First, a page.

Updated for 2020!
A GoPro external mic is pretty much required if you want anyone to watch your autocross or track videos. Now that you have that fancy GoPro or other brand action camera don’t cheap out on the sound. Not only does an external microphone make any sort of Motorsports video sound ten times better but it also frees you up to place your camera anywhere on the vehicle without worrying about airflow. Using a good microphone to record the exhaust note free of wind noise can transform the whole video experience!
I’ve tried multiple different GoPro compatible mics and still always go back to the same setup. I’m still using this mic with my GoPro Hero 7! In fact, I’ve recommended this mic to hundreds of friends and fellow track junkies who have been really happy with the results. And so that I don’t have to look up the links and info each time I’ve decided to create this post to put all the necessary info in one spot!
Why you need an external mic: a 30 second video worth a thousand words
What you need to eliminate wind noise and record great exhaust sounds
Minimum required gear
For older GoPro cameras (pre GoPro Hero 5) and most other action cameras you just need 4 items:
Microphone – Olympus ME-51S Stereo Microphone – This microphone has awesome range. The high range of this mic means that it won’t blow out if you put it near the back of the car to improve the sound of the recorded exhaust. However, it must be 100% protected against any air movement with a wind sock (aka dead cat). See below for a recommend solution.
Tip: Amazon periodically changes the default seller for this mic. Sometimes they select a seller located in Japan. If that happens check the other sellers on Amazon and you can almost always find one for the same price that ships from the US. I recently replaced a lost version of this mic doing that I got the mic for the same price but delivered in two days.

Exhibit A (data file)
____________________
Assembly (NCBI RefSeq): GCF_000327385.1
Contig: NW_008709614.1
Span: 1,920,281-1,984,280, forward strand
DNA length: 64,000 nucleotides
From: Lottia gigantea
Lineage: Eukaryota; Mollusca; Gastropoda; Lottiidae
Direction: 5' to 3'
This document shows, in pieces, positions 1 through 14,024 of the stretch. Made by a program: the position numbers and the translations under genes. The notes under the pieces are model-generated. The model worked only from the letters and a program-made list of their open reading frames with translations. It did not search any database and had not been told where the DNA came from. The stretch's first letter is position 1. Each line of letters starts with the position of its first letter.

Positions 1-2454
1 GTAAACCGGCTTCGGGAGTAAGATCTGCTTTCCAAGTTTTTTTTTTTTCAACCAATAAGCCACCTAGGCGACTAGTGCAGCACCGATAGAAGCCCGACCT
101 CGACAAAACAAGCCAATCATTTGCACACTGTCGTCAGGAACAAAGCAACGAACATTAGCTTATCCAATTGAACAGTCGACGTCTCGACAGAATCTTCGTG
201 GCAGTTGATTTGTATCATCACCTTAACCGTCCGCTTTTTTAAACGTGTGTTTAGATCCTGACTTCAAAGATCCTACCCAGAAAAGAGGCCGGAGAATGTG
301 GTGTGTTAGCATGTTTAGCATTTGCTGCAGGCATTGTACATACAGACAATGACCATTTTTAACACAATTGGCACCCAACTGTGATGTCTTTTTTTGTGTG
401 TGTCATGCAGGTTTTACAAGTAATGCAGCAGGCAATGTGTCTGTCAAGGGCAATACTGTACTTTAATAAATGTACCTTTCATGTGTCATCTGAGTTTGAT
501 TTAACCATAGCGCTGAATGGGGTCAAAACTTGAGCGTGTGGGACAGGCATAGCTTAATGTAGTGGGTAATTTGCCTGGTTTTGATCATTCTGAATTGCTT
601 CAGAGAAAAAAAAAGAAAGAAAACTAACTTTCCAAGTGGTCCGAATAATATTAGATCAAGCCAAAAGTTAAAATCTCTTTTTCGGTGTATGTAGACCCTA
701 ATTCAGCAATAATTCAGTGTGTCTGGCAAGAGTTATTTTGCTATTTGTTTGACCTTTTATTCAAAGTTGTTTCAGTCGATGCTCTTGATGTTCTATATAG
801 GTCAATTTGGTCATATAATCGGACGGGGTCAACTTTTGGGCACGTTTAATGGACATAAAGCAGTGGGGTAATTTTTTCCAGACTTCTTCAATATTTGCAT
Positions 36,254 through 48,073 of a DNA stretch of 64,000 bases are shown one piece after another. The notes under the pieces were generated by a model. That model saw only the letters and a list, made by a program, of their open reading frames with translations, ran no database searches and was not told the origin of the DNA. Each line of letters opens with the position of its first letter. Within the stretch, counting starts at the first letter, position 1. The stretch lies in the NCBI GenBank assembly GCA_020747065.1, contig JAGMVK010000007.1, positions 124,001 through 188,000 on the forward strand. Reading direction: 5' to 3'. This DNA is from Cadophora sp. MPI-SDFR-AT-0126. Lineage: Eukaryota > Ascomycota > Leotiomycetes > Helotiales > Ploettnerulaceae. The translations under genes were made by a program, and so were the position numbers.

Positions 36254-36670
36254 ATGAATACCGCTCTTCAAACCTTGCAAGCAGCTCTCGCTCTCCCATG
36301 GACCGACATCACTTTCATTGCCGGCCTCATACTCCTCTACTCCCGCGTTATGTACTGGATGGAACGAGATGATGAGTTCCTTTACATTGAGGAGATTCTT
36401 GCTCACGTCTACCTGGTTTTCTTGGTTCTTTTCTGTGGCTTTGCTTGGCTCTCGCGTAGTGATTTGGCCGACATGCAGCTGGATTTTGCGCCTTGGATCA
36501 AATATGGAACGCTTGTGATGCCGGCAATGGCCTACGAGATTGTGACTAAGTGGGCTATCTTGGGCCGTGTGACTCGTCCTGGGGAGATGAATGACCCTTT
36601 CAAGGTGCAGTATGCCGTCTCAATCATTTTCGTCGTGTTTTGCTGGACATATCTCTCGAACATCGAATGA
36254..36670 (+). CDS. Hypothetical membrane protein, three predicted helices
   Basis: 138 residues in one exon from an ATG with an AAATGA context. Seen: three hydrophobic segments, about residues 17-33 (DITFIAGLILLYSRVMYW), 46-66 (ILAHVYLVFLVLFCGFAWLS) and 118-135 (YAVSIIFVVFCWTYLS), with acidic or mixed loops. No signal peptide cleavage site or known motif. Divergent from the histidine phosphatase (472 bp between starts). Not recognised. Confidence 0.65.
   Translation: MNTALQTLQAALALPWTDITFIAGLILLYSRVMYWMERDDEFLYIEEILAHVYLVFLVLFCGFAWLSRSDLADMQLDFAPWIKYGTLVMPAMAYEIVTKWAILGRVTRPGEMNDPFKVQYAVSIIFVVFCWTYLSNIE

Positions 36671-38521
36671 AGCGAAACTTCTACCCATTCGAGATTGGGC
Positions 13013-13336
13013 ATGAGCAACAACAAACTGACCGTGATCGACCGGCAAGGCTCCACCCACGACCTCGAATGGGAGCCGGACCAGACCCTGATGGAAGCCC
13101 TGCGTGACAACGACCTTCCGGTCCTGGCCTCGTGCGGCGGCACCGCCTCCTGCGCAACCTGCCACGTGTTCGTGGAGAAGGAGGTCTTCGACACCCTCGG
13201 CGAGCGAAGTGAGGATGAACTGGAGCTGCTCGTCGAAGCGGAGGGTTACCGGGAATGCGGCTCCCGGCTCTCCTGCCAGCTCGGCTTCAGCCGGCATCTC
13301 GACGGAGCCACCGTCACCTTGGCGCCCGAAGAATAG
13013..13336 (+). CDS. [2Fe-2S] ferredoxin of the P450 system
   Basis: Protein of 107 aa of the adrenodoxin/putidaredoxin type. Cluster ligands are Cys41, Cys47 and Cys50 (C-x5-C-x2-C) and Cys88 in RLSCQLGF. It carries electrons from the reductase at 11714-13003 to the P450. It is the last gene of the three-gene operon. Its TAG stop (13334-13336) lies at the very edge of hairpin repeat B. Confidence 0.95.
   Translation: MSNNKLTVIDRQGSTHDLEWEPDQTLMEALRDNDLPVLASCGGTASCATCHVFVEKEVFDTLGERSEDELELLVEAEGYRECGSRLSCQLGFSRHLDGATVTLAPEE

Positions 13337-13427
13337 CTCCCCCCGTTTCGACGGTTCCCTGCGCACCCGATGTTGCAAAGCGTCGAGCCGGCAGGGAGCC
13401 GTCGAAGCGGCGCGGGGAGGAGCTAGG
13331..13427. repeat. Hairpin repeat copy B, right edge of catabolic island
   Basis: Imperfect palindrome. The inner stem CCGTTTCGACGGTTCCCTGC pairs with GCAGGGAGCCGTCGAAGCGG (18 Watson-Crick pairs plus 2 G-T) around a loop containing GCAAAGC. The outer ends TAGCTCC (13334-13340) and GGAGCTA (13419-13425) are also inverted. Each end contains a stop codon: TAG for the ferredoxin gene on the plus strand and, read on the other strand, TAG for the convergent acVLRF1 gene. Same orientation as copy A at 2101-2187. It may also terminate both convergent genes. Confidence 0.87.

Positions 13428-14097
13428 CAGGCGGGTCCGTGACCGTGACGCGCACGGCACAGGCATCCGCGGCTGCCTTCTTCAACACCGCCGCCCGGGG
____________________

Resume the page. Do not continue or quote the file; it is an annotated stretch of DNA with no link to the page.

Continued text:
Mic cord – 3.5mm Male to Female Extension Cable – This link should bring up the 10ft cable option. This works well for me to keep the mic at my rear bumper and allowed me to place the camera anywhere inside the car or outside up to about the front windshield. However, if you want to mount the mic in the rear of the car and camera way up front, such as on a splitter, you will need a longer cord.
USB to Mic adapter – For GoPro Hero 3 & 4 use: Movo GMA100 3.5mm Female Microphone Adapter Cable – There are cheaper adapters out there but they have very mixed reviews so you take your chances.
For GoPro Hero 5, 6, 7
For a GoPro Hero 5-7, instead of the generic USB to Mic adapter you will need the following special adapter. GoPro Hereo 5 3.5mm Mic Adapter This is the only adapter that works. There is no other brand or generic solution.
Tip: The GoPro brand mic adapter is the only choice for all GoPro’s starting with the Hero 5 and above. And GoPro frequently has shortages. If you are even thinking about an external mic and see it in stock on Amazon or another seller then buy it! I’ve had to wait 6 months to get a replacement before.
GoPro Hero 8
I don’t currently recommend using a GoPro 8 on the outside of the car. The media pod has not been released so there is no way to add an external mic adapter. I haven’t tried the GoPro mic adapter for the 5-7 because the usb in the same compartment as the battery and can’t be accessed without risk of the battery coming out.
GoPro 5, 6, 7 housing – I also like this housing which holds and protects the mic adapter.
- ULANZI V2 Housing Case Vlogging Frame with Microphone Cold Shoe Mount Compatible for GoPro Hero 7 6 5
GoPro 3, 4, 5 housings – The GoPro case included with the camera may need to be modified or you might want one of the below cases. I’ve tried the following two cases and prefer the extra protection of the housing over the frame.
- Cheap “frame case” option with no camera lens protection – Skeleton Frame
- More expensive full coverage option that still protects the GoPro – Skeleton Housing
I do not recommend the following microphones!
Below are some of the microphones I’ve tried. I’m only listed one of the commone lavlier style microphones that I saw recommended but I’ve tried a bunch of styles. I’ve never found a lavlier microphone that can handle loud exhaust. Maybe, they might work mounted in the trunk for stock non v8 exhaust systems.
- Rode VideoMicro Compact On-Camera Microphone with Rycote Lyre Shock Mount
- Rode VideoMic Me Compact TRRS Cardioid Mini-Shotgun Microphone for Smartphones
- Don’t use any lavalier microphones
- Sony ECMCS3 Clip style Omnidirectional Stereo Microphone
External Mic Mounting Locations
I’ve run this setup on a variety of cars and found the best results to have it mounted on or around the license plate area at the rear. On my 1968 Camaro I run it inside the rear bumper right above the license plate. Anywhere in the middle of the back of the car will be out of the wind enough that the WS1 wind muff will take care of it. Just make sure the wind muff is closed well as any sort of wind into the muff will be picked up by the mic.